Mesentery – a previous thought to be insignificant attachment in our human abdomen is now been reclassified as a brand new organ!
So what is a mesentery?
One of the earliest descriptions of the mesentery was made by Leonardo da Vinci, and for centuries it was generally ignored as a type of insignificant attachment. Over the past century, doctors who studied the mesentery assumed it was a fragmented structure made of separate sections, which made it pretty unimportant.
The mesentery which connects the intestine to the abdomen, had for hundreds of years been considered a fragmented structure made up of multiple separate parts. However, research by Professor of Surgery at UL’s Graduate Entry Medical School, J Calvin Coffey, found the mesentery is one, continuous structure.
It’s a double fold of peritoneum – the lining of the abdominal cavity – that attaches our intestine to the wall of our abdomen, and keeps everything locked in place.
In a review published in the November issue of one of the top medical journals, The Lancet Gastroenterology & Hepatology, Professor Coffey outlined the evidence for categorising the mesentery as an organ.
“In the paper, which has been peer reviewed and assessed, we are now saying we have an organ in the body which hasn’t been acknowledged as such to date,” Professor Coffey stated.
Better understanding and further scientific study of the mesentery could lead to less invasive surgeries, fewer complications, faster patient recovery and lower overall costs.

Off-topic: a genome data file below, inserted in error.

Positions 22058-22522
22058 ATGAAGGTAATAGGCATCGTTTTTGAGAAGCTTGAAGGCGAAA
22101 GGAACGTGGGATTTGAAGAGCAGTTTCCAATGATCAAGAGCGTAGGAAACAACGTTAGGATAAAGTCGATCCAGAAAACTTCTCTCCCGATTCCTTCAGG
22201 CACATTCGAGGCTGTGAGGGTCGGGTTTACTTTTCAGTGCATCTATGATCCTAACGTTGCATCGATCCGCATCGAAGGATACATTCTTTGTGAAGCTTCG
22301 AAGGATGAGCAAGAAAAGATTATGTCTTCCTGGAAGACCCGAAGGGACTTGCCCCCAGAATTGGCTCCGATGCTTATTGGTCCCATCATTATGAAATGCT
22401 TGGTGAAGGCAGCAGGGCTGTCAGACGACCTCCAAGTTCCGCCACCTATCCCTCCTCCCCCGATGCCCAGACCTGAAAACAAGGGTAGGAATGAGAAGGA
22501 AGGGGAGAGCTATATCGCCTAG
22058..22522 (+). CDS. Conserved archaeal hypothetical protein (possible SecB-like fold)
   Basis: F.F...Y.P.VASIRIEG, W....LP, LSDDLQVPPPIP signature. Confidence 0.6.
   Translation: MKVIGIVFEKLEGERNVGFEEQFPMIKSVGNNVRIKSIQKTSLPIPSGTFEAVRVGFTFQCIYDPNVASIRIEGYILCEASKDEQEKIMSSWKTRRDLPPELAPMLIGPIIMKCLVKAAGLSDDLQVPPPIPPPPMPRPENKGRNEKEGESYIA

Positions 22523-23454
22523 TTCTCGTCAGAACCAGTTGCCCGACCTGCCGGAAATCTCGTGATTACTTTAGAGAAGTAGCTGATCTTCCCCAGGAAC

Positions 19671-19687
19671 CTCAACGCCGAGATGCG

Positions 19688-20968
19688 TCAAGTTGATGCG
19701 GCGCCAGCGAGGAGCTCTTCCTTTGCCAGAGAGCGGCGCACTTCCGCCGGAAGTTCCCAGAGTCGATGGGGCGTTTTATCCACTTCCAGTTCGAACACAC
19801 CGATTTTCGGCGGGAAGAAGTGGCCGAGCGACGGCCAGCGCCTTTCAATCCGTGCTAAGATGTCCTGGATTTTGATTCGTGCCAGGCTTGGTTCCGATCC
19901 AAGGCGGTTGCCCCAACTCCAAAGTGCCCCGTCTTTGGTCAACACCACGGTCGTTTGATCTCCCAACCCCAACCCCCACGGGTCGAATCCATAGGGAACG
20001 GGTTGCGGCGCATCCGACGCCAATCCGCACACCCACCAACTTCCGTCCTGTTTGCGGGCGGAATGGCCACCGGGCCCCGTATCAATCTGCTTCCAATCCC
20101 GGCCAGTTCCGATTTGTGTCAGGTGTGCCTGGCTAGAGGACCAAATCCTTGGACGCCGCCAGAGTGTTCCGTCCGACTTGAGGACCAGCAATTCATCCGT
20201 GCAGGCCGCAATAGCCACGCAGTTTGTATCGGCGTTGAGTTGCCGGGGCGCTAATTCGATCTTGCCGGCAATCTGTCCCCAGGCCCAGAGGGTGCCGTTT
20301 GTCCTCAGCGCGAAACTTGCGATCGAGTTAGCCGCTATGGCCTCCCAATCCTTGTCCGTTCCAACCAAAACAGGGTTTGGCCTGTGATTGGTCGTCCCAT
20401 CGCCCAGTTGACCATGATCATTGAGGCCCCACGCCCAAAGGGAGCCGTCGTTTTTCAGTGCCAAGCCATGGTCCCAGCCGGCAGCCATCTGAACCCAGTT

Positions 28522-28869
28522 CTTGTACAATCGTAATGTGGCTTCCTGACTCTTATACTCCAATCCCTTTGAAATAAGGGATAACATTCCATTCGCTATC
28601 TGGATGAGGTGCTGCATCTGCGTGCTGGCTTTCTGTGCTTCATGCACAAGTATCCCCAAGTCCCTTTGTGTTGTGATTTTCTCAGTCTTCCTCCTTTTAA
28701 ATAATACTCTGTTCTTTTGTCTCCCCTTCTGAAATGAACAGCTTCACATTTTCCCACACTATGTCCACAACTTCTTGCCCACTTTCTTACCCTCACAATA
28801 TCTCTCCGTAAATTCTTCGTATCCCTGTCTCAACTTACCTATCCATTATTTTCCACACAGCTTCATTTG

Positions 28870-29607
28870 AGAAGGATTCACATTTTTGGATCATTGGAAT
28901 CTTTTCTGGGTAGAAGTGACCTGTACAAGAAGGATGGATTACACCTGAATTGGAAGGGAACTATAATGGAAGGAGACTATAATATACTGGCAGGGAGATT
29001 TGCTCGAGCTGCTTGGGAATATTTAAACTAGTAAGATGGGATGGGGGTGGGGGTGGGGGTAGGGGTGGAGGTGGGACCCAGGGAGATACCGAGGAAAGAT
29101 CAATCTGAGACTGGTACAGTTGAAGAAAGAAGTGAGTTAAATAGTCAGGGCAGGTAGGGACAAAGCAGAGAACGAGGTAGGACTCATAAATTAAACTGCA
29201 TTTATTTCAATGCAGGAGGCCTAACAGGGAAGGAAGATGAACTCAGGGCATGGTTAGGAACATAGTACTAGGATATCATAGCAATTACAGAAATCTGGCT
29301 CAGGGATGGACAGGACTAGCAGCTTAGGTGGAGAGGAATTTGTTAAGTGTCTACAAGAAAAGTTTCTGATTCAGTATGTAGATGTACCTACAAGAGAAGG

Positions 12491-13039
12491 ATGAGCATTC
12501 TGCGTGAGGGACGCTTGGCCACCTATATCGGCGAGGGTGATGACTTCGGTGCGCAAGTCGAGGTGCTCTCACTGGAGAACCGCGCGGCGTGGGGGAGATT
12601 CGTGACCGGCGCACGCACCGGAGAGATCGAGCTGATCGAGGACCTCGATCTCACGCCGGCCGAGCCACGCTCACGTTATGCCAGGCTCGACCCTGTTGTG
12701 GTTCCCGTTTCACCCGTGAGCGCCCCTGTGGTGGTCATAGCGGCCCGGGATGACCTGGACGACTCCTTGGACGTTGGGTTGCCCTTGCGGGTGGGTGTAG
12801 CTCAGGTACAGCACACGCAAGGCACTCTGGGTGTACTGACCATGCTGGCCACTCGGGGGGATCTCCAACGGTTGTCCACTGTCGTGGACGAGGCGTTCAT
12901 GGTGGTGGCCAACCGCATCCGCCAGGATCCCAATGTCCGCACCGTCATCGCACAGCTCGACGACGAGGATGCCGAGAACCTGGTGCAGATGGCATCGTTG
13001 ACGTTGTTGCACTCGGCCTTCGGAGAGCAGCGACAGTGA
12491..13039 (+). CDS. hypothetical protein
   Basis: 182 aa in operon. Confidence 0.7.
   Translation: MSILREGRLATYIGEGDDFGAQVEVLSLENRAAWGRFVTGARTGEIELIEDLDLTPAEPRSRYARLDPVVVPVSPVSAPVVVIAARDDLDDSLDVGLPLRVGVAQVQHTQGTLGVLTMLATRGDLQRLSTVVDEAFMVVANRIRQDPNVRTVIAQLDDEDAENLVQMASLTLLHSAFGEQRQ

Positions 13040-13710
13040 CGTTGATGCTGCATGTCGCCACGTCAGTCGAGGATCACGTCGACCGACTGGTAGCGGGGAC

“When we approach it like every other organ…we can categorise abdominal disease in terms of this organ,” professor Coffey said.
According to Professor Coffey, the Foundation Chair of Surgery at UL’s Graduate Entry Medical School and University Hospitals Limerick, mesenteric science is its own specific field of medical study in the same way as gastroenterology, neurology and coloproctology.
“This is relevant universally as it affects all of us. Up to now there was no such field as mesenteric science. Now we have established anatomy and the structure. The next step is the function. If you understand the function you can identify abnormal function, and then you have disease. Put them all together and you have the field of mesenteric science…the basis for a whole new area of science,” he said.
“During the initial research, we noticed in particular that the mesentery, which connects the gut to the body, was one continuous organ. Up to that it was regarded as fragmented, present here, absent elsewhere and a very complex structure. The anatomic description that had been laid down over 100 years of anatomy was incorrect. This organ is far from fragmented and complex. It is simply one continuous structure,” Professor Coffey explained.